Ray Charles was an international star for five decades, but in Hollywood the complicated piano man was long considered box-office poison.
When director Taylor Hackford started pitching a project about the “genius of soul” more than 15 years ago, no studios were interested. Music-themed pictures are a tough sell, especially when the subject is an old, blind, black man.
“Ray” eventually got made and received an official seal of approval Tuesday with six Academy Award nominations, including best picture, director and actor.
Jamie Foxx’s eerie lead performance made him an Oscar front-runner long before the film was released to commercial and critical acclaim in late October, a few months after Charles died of liver disease.
The film has otherwise been an underdog every step of the way, since 1987 when Hackford met Charles and eventually acquired the rights to his life.
“I must say there’s a little bit of sweet revenge to all those people that turned us down,” Hackford told Reuters after the nominations were announced.
He was far from resentful, recognizing that if the picture had been made a while ago, it would not have starred Foxx, “and no one could have played this role like that.”
Hackford and fellow producer Stuart Benjamin spent more than a decade shopping the concept to uninterested Hollywood studios. Even though Hackford had produced the 1987 moneymaker ”La Bamba,” about the short life of Latino rocker Ritchie Valens, most music-based projects fall flat at the box office.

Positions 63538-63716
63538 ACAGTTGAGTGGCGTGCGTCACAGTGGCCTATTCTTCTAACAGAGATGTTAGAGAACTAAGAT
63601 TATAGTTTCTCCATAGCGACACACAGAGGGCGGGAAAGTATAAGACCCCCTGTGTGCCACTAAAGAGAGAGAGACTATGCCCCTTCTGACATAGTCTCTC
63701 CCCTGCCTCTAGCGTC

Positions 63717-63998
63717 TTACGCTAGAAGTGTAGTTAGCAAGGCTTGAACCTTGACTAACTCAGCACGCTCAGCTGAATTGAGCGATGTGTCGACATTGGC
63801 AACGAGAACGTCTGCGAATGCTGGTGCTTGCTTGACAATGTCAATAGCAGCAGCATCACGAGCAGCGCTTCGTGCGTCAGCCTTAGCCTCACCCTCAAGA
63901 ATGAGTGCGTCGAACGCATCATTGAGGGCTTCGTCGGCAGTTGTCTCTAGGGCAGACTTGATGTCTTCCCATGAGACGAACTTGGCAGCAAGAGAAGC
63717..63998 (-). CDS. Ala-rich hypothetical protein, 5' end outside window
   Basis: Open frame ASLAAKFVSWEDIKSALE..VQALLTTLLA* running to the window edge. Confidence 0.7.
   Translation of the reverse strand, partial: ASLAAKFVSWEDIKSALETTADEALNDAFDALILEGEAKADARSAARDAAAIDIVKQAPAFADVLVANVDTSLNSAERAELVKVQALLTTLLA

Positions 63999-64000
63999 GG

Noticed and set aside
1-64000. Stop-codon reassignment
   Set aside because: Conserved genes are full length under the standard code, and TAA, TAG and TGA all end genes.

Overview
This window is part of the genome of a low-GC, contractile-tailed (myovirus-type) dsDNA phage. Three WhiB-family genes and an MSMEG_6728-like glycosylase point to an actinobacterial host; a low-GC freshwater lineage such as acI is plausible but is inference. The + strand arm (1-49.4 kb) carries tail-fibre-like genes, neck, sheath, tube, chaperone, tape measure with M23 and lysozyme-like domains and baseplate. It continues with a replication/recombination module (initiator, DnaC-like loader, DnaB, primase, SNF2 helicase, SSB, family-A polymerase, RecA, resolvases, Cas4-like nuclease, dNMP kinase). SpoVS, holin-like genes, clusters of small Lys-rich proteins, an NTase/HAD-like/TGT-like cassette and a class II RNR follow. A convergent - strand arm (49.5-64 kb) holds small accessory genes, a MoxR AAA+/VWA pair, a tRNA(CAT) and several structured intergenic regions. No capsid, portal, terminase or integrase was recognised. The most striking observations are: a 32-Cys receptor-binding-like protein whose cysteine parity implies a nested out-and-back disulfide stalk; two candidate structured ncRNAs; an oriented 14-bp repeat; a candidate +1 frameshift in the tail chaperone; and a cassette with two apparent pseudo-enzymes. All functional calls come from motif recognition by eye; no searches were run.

Denver billionaire Philip Anschutz eventually joined the project, with the intention of bringing a studio on board. There were still no bites. So Anschutz funded the production himself, with the budget coming in at about $35 million.
Full cooperationCharles cooperated with the project every step of the way, even as it touched on his drug abuse and womanizing, Hackford said. That was a pleasant change, he said, from Chuck Berry, ”who did everything possible to inhibit us getting the real picture of the man” in the 1987 documentary “Hail! Hail! Rock ’N’ Roll.”
“With Ray ... there wasn’t anything that I couldn’t delve into,” Hackford said. “There were no limitations that he placed on me, which was an incredible gift.”
Foxx, a classically trained pianist, said the most instructive experience in preparing for the role was in observing Charles during unguarded moments from a distance.
“It was watching him when he was talking to other people, watching his mannerisms, watching how he orders his food, how he talks to his kids, how he conducts business,” Foxx said.
“He made me feel comfortable, but at the same time you feel anxious,” Foxx recounted. “The minute we met each other and started playing the piano to each other, it was a given that he was giving his blessing.”
It wasn’t until after the movie was completed in the middle of 2003 that producers elicited some interest.
Ron Meyer, president of Universal Studios, a unit of General Electric Co.-controlled NBC Universal, said he used to hitchhike across Los Angeles as a young teen to sneak into Charles’ concerts in Hollywood. As a studio boss, he snapped up the rights to the film early last year.
The film grossed $73 million at the North American box office and will come out on DVD Tuesday.
“I can’t tell you how many people said people will never buy tickets to see this movie, and they were wrong and the audience proved them wrong,” Hackford said. “And now this, where your peers -- the people who actually make movies and understand what goes in to making movies -- recognize this, it’s just another vindication.”